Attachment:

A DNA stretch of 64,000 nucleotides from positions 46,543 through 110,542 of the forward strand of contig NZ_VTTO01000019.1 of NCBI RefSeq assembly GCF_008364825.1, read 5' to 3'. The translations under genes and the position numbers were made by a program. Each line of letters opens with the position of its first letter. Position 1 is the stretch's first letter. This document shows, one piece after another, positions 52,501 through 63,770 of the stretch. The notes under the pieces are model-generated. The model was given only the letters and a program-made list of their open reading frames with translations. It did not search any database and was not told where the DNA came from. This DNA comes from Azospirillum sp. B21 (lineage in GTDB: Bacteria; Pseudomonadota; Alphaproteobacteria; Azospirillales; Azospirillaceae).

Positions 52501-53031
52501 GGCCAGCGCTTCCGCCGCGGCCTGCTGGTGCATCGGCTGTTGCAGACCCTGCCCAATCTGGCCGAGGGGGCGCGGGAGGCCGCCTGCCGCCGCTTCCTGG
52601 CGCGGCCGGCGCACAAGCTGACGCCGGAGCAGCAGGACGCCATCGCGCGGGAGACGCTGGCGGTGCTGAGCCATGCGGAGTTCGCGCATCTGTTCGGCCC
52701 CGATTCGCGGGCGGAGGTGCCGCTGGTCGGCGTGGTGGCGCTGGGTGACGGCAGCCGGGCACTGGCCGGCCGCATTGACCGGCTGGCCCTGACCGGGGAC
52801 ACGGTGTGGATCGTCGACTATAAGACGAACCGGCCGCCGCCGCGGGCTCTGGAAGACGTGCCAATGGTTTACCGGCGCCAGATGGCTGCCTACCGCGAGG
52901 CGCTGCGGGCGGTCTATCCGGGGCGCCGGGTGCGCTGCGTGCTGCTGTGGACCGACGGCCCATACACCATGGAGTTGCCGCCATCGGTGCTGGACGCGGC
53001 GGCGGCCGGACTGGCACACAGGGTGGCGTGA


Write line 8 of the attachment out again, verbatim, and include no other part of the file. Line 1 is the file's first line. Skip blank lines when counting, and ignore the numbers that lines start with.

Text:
53001 GGCGGCCGGACTGGCACACAGGGTGGCGTGA